An example of these new duties relates to regulation 669 from the European Union, which came into force on 20 January 2010. It deals with the inspection and, if necessary, the seizure of incoming non-animal foodstuffs, and all the new work that it involves is unfunded. Tony Baldock, the food quality inspector for Crawley borough council in Gatwick airport, is reported to have received a visit from EU inspectors last November and they expressed astonishment that no more resources were available to him to deal with the 2,600 extra consignments that he and his team were inspecting—indeed, this is true. In most other European countries the equivalent functions are resourced and undertaken on a national basis, but at Gatwick and other port health authorities all this work is done on the basis of existing and locally raised resources.
I mentioned the issue of aflatoxins in peanut imports. Aflatoxins are essentially a virulent fungus that can come into the country with peanut imports and it can cause liver failure if it is released into the general retail environment and infected nuts are consumed. It is essential that port health authorities carry out inspections for aflatoxins and, if necessary, prevent these imports from coming into this country, but no funding is provided for such inspections. Of course, port health authorities also carry out preparations and operations concerning emergencies such as the world avian flu virus, as well as inspections for radioactivity in food coming in from Japan, but no funding is provided for such work either.
The picture—I believe I am giving a fair picture—shows that even under conditions of extreme budgetary strain, local authorities are not sacking staff and making net funding reductions in port health authorities; they are acting very responsibly as far as their enforced local charges are concerned. However, there certainly are no new resources available to deal with new demands and requirements, and port health authorities, including Southampton’s, are operating increasingly stretched round-the-clock cover under progressively more difficult circumstances. That thin red line for all is being kept in place by efficiency savings, additional work rosters and responsible but difficult funding decisions being taken by local authorities in specific places.
In short, we face not an imminent catastrophe or collapse, but the skin being stretched tighter and tighter across the fabric of the service. For example, we face having future foot and mouth threats being dealt with by hand-to-mouth methods, and that is not ideal. This is not a recipe for all of us to sleep easy in our beds knowing that all will be well for the foreseeable future. Furthermore, as I have mentioned, because the funding and underwriting decisions are taken authority by authority, and locality by locality, no national co-ordination takes place, even when that would have obvious advantages—for example, a ship inspection database could help to avoid inspection duplication. The exception to that funding approach, as I have mentioned, is the APHA, which attempts to fill the breach with the few thousand pounds it gets in subscription from its member authorities. It is sometimes described as taking national action on corner-shop resources.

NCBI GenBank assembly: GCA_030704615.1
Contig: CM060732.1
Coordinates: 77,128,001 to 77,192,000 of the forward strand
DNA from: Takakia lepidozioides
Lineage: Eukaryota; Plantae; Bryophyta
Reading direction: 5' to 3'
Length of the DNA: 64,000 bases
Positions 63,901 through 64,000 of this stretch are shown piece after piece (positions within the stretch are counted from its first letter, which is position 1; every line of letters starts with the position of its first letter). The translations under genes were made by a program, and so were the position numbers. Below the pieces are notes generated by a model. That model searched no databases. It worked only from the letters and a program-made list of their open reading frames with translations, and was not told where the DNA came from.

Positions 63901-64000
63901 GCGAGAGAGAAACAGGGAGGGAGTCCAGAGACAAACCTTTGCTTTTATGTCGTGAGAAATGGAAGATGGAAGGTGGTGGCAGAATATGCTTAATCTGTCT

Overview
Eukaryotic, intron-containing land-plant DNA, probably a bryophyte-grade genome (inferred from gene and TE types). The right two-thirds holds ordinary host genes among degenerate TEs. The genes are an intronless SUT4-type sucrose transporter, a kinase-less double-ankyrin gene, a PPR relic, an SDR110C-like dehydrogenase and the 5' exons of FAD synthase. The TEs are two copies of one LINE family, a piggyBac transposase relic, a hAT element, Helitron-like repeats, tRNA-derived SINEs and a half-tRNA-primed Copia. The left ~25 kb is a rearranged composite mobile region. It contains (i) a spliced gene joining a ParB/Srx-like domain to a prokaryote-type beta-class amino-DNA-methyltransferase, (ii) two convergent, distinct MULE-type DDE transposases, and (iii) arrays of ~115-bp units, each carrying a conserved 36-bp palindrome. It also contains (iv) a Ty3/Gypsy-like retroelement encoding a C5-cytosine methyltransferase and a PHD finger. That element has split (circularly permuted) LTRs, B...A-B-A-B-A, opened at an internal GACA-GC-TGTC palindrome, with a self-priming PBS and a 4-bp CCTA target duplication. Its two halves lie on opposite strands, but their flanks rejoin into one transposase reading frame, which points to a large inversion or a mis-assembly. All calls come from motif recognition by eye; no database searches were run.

The problem with all this—at national level at least—is that the existence of all these duties and the degree to which they are overloading our present system is not recognised. Indeed, it is salutary to reflect that a recent report, the Rogers review of national enforcement priorities for local authorities, completely failed to notice or record the existence of port health authorities as a local authority function. Perhaps part of the issue is one of departmental responsibility and awareness. Does port health come under the Department of Health because of its public health implications, the Department for Communities and Local Government because of its locational and funding concerns, or perhaps the Department for Transport because it concerns ports and airports? That is not entirely clear in some circumstances and, perhaps for that reason, it falls between the cracks in the pavement.
If I have been able to bring to the attention of the House the existence and scope of, and difficulties facing, port health authorities, I hope I have achieved a little, but I believe we should be looking to move matters forward more urgently as far as port health is concerned. We should not proceed for the long-term future hoping that particular local authorities will be able to find the share of the funding not taken up by others. We must not cross our fingers and hope that, somehow, those officers in post now will exponentially absorb new duties and responsibilities so that our dinner tables and public health concerns can remain protected. I believe we should do more.